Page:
Published in American Journal of Human Biology, the Portuguese study used accelerometers to measure the sedentary and physical activity levels of 110 girls and 103 boys from urban elementary schools. These measurements were then compared to the results of a motor coordination test known as the Körperkoordination Test für Kinder.

Boys who spent a majority of their time on sedentary activities were shown to have worse motor coordination skills than comparable girls. Girls who spent 77.3% of their time on sedentary behaviors were four to five times more likely to exhibit lower-than-average motor coordination. Boys who were sedentary more than 76% of the time were five to nine times more likely to exhibit lower motor coordination.

The team performed a logistic regression analysis in order to determine the effect such variables as physical activity level, parental education and body type had on the results. The only variable found to consistently predict poor motor coordination was each child’s level of sedentary behavior. So, watching a few hours of TV cannot be effectively “cancelled out” by going for a jog, at least as far as motor coordination is concerned.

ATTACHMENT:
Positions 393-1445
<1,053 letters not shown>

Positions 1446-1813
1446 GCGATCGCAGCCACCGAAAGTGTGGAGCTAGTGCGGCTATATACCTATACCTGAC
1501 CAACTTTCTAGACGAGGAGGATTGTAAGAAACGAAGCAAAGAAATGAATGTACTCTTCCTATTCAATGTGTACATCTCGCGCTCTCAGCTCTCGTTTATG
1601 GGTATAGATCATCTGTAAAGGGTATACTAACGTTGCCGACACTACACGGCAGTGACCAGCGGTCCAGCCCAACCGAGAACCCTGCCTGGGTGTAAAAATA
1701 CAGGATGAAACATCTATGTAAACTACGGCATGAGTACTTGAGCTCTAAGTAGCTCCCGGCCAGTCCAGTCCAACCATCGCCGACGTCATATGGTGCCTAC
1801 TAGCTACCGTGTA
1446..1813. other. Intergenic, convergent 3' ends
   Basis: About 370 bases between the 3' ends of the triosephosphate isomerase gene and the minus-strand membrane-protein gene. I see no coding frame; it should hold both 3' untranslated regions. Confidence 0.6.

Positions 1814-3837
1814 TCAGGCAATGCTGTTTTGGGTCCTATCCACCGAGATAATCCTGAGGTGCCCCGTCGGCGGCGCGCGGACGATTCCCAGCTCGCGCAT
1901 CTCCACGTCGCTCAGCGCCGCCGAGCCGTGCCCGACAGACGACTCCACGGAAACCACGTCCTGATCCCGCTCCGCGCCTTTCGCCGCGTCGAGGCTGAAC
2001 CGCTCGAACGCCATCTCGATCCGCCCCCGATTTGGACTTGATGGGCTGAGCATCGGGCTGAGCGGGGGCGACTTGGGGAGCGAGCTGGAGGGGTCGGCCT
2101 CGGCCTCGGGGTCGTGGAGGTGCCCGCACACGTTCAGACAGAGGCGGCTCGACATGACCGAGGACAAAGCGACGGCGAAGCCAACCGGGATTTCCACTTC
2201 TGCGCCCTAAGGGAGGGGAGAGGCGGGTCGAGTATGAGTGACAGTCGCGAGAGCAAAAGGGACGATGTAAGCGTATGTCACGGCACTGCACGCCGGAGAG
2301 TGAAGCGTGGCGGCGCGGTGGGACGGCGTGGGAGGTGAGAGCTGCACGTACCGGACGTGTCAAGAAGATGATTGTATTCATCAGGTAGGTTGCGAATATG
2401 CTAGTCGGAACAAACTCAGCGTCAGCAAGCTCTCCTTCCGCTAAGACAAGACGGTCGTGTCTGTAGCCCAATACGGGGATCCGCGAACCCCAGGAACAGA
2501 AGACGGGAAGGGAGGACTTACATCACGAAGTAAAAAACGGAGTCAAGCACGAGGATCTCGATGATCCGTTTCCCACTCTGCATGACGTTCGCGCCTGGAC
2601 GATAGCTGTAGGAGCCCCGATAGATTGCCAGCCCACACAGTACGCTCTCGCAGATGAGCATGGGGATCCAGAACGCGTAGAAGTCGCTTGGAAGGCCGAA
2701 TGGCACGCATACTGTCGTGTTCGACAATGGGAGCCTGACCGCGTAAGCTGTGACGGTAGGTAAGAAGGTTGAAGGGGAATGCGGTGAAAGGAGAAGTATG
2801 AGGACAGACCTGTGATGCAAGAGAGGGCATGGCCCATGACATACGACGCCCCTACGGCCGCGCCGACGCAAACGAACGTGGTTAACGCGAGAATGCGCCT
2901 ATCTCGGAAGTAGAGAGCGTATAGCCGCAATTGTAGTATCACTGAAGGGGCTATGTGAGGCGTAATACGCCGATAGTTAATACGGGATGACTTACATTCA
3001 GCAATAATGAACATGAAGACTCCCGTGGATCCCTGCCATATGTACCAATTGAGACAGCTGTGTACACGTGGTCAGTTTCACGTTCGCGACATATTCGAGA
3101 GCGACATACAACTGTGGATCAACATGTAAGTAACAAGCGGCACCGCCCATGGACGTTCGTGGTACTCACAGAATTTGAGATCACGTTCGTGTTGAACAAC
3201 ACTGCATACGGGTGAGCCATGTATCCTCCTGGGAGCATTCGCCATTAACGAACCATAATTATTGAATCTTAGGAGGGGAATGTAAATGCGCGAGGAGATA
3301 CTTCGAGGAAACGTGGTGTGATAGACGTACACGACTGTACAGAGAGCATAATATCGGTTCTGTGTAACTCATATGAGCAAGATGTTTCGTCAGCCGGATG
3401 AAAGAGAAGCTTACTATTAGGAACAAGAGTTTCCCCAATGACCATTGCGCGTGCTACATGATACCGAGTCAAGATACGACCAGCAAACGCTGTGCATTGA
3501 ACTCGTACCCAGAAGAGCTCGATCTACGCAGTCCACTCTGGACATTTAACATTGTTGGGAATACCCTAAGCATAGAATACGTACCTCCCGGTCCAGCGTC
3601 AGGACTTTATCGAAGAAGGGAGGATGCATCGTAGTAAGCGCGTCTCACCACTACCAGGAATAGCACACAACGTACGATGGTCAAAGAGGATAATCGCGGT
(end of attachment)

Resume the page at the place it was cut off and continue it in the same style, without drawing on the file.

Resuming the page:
Lead author of the study, Dr. Luis Lopes told Science Daily:

“Childhood is a critical time for the development of motor coordination skills which are essential for health and well-being. We know that sedentary lifestyles have a negative effect on these skills and are associated with decreased fitness, lower self-esteem, decreased academic achievement and increased obesity.

The results demonstrate the importance of setting a maximum time for sedentary behaviour, while encouraging children to increase their amount of physical activity. We hope that our findings will make a valuable contribution to the debate on child health and encourage future investigations on this subject.”

This study emphasizes the real impact sedentary lifestyles can have on kids as well as adults. With more and more people working, playing, and living with an LCD screen, exercise is more important now than ever before.

Image courtesy of iStock, urbancow

This article originally published at Geekosystem

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Track the Spread of Flu With These Apps